The Ghost of Snapped Shot

Or, welcome to my low-maintenance heck.

The first thing that you note is the extreme irony of the unconstitutional prohibition of the commemoration of the Constitution

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Liberals.  Shredding the Constitution one [ruling] at a time.

This could only happen during this time in our history. 

Local officials in Ohio’s Andover Township have denied the use of their public square for a celebration of Constitution Day because of the “political affiliation” of its organizers.

Several residents of the small central Ohio town formed The Andover Tea Party in May 2010, and in that same month, they asked to use the square for a rally to commemorate Constitution Day, which celebrates the anniversary of the signing of the U.S. Constitution on September 17, 1787.

Click on to find out what idiocy ensued: 

But on July 19, a trustee informed one of the tea party organizers, Margaret Slingluff, that they would not be allowed to hold the event, which would have included singers performing patriotic songs and public policy-related speakers, in the square. In an official letter dated Aug. 25, the trustee said the reason was “due to your group’s political affiliation.”

“The first thing that you note is the extreme irony of the unconstitutional prohibition of the commemoration of the Constitution,” Executive Director Maurice Thompson, the lawyer of record on the case, told of the incident.

“The government’s action in this case, ironically, demonstrates the need for greater public understanding of Constitutional rights,” Thompson added in a written statement.  “One way to do that is through commemoration of Constitution Day.”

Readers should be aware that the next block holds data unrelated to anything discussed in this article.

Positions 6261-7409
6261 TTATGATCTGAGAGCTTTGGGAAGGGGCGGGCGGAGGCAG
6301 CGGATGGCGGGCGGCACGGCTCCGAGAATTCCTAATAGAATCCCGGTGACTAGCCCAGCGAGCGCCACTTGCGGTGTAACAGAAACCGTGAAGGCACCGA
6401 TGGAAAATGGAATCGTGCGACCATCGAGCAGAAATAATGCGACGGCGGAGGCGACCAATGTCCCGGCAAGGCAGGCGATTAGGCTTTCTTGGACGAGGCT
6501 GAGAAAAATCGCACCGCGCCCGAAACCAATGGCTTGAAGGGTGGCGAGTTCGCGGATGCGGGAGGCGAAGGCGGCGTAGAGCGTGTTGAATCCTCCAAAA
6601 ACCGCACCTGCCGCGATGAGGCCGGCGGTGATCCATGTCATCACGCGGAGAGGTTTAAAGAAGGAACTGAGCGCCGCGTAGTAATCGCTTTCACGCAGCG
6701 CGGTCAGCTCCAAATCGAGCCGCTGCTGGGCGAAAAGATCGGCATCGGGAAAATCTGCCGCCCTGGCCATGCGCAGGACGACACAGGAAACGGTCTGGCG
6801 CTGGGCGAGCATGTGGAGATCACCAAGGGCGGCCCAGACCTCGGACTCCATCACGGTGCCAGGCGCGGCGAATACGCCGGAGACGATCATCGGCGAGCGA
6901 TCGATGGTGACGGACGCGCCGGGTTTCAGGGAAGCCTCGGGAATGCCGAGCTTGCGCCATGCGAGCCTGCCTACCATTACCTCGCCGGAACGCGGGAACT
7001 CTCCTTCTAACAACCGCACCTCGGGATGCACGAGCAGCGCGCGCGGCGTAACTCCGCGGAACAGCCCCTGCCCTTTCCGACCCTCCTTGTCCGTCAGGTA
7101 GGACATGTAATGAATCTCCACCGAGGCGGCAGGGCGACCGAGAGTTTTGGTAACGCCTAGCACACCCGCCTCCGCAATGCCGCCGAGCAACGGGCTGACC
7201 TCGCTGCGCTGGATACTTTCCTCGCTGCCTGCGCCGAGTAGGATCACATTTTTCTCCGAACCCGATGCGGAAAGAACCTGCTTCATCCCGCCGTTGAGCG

Elaborating to, Thompson explained that the trustees were citing a local resolution, Andover Township Resolution 06-104, that simply “prohibit[ed] any for-profit advertising or political signs on the Andover Square” and stated that “permission to use the square is made by the trustees on a case-by-case basis.

Based on that, Thompson said the problem was not so much that the group was conservative, but that the trustees believed celebrating the signing of the Constitution was a political event.

“It wasn’t necessarily that this group was disqualified because they’re a Tea Party group that may be considered of a particular political persuasion, but it really was more that the celebration of Constitution Day was considered by the trustees to be less like Memorial Day or Veterans’ Day or 4th of July and more like a political event for whatever reason,” he told

The Constitution Day is a commemoration of the day the Constitution was implemented, and the 4th of July is simply the day the Declaration of Independence was authored—similarly it’s a legal document. So we consider it analogous and not really worthy of a legitimate sanction,” Thompson added.



#1 Skul 18-Sep-2010
It seems to me to be precisely, and exactly the reason why the first amendment was written to protect.Political speech in a public place. The HORROR!
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